Hemlock is extremely toxic for dogs

Conium maculatum extremely toxic

The hemlock belongs to the carrot family Apiaceae. There are many highly poisonous plants in this plant family, such as cowbane and fool's parsley. Hemlock is a biennial herbaceous plant that reaches up to 2 metres in height.

The stems are partly spotted red, the leaves are relatively small, green and pinnate. The flowers, which grow in large white umbels, are striking. It is very common in meadows, along hedges and roadsides.

All parts of the hemlock are very poisonous to dogs. Only when dried does it contain less poison. The poisonous alkaloids contained in the hemlock can, in the worst case, lead to respiratory paralysis of the dog.


Hemlock is also known as:
  • poison hemlock
  • wild hemlock
Hemlock with white flower umbels

What should I do if my dog ate Hemlock?

How toxic is Hemlock?

Toxicity:extremely toxic (extremely toxic)
Toxic parts:All parts of the hemlock are very poisonous.
Toxic time:spring, summer, autumn
Antidote:Unknown
POISONINGS REQUIRE QUICK REACTION:
If your dog shows symptoms of poisoning, it is always an emergency! Time is critical for your dog's life. You should immediately call your vet or the animal emergency services and make sure that a vet is on site and then go there immediately. For the treatment, it helps the vet a lot to know what your dog has ingested.

Occurrence Hemlock

Plant species:herbs
Occurrence:-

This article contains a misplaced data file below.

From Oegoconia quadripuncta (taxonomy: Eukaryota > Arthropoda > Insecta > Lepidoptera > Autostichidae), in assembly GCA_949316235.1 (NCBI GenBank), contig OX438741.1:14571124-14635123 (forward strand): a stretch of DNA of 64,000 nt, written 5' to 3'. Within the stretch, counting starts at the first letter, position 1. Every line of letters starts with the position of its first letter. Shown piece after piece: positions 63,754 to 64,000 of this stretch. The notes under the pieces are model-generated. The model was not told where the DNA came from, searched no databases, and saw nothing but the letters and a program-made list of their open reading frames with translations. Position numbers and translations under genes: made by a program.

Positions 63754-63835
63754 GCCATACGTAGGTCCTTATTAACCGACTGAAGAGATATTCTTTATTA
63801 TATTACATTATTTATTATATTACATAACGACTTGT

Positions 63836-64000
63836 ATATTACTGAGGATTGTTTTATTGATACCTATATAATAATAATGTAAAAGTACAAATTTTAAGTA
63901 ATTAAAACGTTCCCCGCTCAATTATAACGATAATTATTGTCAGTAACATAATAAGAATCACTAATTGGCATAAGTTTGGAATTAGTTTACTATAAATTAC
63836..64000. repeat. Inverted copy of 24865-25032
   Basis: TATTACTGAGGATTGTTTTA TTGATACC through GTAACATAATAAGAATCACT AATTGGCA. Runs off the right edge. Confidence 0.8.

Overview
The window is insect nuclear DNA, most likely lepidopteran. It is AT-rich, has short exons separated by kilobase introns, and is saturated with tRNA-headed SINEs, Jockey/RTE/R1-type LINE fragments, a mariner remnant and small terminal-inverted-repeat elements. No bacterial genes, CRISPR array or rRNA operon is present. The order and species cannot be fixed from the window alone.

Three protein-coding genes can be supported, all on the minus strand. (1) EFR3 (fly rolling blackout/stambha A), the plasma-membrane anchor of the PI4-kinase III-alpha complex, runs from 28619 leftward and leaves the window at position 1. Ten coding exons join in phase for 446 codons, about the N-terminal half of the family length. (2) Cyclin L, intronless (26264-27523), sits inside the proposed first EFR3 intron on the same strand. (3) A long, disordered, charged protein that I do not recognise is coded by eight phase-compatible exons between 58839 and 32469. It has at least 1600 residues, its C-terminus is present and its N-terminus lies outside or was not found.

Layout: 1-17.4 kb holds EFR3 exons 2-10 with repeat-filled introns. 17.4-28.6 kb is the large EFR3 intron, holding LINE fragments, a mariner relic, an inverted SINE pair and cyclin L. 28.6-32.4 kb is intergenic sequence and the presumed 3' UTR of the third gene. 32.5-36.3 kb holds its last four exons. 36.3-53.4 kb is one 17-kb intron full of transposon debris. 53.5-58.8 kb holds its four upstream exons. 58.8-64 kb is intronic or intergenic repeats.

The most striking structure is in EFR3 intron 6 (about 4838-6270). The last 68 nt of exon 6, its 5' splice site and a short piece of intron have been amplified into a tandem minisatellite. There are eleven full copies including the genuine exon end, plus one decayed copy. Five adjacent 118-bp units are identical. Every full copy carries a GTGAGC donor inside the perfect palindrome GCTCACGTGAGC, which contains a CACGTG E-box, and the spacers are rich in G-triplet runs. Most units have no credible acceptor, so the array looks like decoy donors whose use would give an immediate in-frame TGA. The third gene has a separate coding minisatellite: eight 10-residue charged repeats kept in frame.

Areas:Europe, Mediterranean region
Flowering time:summer, autumn
Fruit ripening:autumn

Symptoms

The following symptoms may occur in case of poisoning with hemlock:

  • increased salivation
  • difficulty swallowing
  • nausea
  • vomiting
  • stomach pain
  • diarrhoea
  • disorders of the musculoskeletal system with muscle cramps
  • tremors
  • paralysis
  • shortness of breath
  • restlessness
  • death due to respiratory paralysis

Treatment

The vet will always try to remove the ingested poison from the body and alleviate the specific symptoms of poisoning.

There are different methods to remove the poison from the body:

1. ACTIVATED CHARCOAL: Activated charcoal can absorb toxins. If possible, it should be administered within 2 hours after ingestion of the poison, so that the toxin does not enter the bloodstream.
2. LAXATIVES: The vet may combine the administration of activated charcoal with a laxative.
3. VOMITING: The vet can also induce vomiting using medication to remove the toxin from the body. 

To alleviate the symptoms, the vet can administer infusions if necessary and, in an emergency, also give the animal artificial respiration.

More information on dog poisonings can be found here: 

Preventing, identifying and treating poisoning in dogs

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